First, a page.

The hike itself is pretty, especially in the fall with the leaves changing, but the real reward here doesn’t come until you’re about 1/3 mile away from the end of the trail and you can see the bluff line and the crag. The view is just… spectacular. Words can’t describe. As you continue the rest of this scenic hike, you’ll end up on the crag itself, jutting out over a cliff face on a relatively small piece of rock.
Speaking of…. Several people have died on this trail over the past 6 years. Don’t take small kids, and don’t do anything stupid. There are no guardrails or signs on the crag, the bluff line, or any of the other cliff-adjacent parts of the trail. Stay away from the edges and take in the view from a safe distance.
Fall Hikes in Arkansas – Petit Jean State Park – Cedar Falls Trail
This park is always fun, and its close proximity to Little Rock means that it’s one of the most highly frequented parks in the area. It also offers a lot of overlooks, places you can drive and take a short, easy walk to a breathtaking view (like the one above), so it’s a great place to take small kids or elderly people.
My favorite hike here is the most popular one, the Cedar Falls Trail, in which you hike straight down into a valley with a 95-foot waterfall and then back up. It’s a little over 2 miles and rated moderate-strenuous due to the “and then back up” part of the trail.
Naturally, my favorite part of this trail is ignoring all the signs that say “no climbing around waterfall – slick rocks” and climbing around the waterfall on the slick rocks. It’s probably ill-advised, but I saw a lot of people doing it without tumbling to their deaths so I wanted to try.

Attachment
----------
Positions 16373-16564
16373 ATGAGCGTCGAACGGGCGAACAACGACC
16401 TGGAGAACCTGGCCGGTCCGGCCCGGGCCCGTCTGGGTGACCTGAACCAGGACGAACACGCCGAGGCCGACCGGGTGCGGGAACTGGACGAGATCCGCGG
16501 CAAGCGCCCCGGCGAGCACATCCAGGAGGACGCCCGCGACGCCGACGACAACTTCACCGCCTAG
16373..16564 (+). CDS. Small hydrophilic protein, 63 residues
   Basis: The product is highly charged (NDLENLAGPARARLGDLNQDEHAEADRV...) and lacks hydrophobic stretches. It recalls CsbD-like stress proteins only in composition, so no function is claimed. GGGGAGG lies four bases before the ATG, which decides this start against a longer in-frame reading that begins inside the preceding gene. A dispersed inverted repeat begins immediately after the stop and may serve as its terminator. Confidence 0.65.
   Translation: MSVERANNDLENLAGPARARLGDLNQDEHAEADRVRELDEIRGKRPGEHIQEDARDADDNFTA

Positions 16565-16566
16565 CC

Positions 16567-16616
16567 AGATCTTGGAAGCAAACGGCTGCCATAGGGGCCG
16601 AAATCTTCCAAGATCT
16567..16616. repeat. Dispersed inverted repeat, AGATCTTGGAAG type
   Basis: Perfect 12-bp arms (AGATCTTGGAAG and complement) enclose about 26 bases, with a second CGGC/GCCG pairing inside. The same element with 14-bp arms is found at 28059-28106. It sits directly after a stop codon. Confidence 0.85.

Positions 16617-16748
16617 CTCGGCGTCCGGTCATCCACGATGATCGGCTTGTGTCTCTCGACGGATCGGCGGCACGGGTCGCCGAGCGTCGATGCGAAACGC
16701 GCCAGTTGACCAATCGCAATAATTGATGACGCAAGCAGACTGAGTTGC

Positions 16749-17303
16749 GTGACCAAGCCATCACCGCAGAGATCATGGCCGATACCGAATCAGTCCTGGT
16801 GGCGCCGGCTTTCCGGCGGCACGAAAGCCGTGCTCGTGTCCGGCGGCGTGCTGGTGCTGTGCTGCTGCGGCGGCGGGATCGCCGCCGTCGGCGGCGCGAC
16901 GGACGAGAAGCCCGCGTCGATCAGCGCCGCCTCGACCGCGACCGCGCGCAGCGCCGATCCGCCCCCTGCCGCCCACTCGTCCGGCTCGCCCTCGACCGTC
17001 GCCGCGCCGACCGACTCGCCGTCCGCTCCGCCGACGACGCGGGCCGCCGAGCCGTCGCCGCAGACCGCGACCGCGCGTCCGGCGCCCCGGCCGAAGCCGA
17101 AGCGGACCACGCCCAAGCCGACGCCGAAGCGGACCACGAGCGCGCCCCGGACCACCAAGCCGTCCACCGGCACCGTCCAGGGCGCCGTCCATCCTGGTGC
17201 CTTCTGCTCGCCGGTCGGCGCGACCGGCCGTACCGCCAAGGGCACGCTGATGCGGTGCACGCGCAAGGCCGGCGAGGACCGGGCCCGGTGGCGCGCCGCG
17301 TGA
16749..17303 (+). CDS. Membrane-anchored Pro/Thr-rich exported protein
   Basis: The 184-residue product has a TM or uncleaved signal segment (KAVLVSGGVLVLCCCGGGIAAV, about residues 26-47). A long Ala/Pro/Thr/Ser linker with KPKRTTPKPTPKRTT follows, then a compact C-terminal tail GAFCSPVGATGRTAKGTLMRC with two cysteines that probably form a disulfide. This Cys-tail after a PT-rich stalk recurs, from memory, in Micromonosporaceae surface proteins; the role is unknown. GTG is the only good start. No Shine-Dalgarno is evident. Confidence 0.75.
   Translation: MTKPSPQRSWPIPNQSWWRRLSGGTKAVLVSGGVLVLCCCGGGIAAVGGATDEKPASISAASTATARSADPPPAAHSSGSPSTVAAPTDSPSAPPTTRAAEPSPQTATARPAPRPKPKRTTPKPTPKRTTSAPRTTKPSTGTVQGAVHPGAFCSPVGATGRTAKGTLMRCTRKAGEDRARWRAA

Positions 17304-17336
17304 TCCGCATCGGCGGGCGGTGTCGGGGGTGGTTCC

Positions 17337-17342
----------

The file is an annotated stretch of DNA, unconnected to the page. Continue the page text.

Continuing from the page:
You can sit right on the ledge there, behind the waterfall, listening to the crashing water and enjoying the natural beauty for a long time – it’s a wonderful experience.
And then you hike straight back up, a slightly less wonderful experience. But worth it.
Fall Hikes in Arkansas – Emerald Park Trail
This trail is definitely the least well-known of this group, but it is a lot of fun. Located right in the heart of Little Rock, it intersects with the popular Arkansas River Trail and has some seriously stunning views.
Entering around Pulaski Tech, the first part of the trail is wide, flat, and paved, and mostly wanders through the woods. However, if you keep going off the pavement (to intersect with the ART), you’ll find yourself winding down through sand and rocks (some of which have some interesting graffiti), and eventually walking a bluff line no more than a foot across in some areas.
It was…. A little terrifying, to be honest. There were a lot of people, and a lot of them had small children (please don’t do this) who I was convinced would tumble off at any given moment.
However, the views were worth it. Sweeping views of the foliage, the river, downtown Little Rock… you name it, you can see it from up here. Plus, the feeling of walking atop such a narrow bluff line is actually pretty neat. Really stirs up the sense of adventure, I felt accomplished when I was finished. People also say that after a heavy rain, you can see waterfalls off of the cliff faces, although it was dry when I went.
The bottom photo is what the trail was like right after you walk off the paved part. Please don’t judge me, it was over 4 years ago and I was recovering from a pixie cut. We’ve all been there, girls.
So if you live in Arkansas (or are visiting), get out there this Fall and see some views! The results will be worth the effort.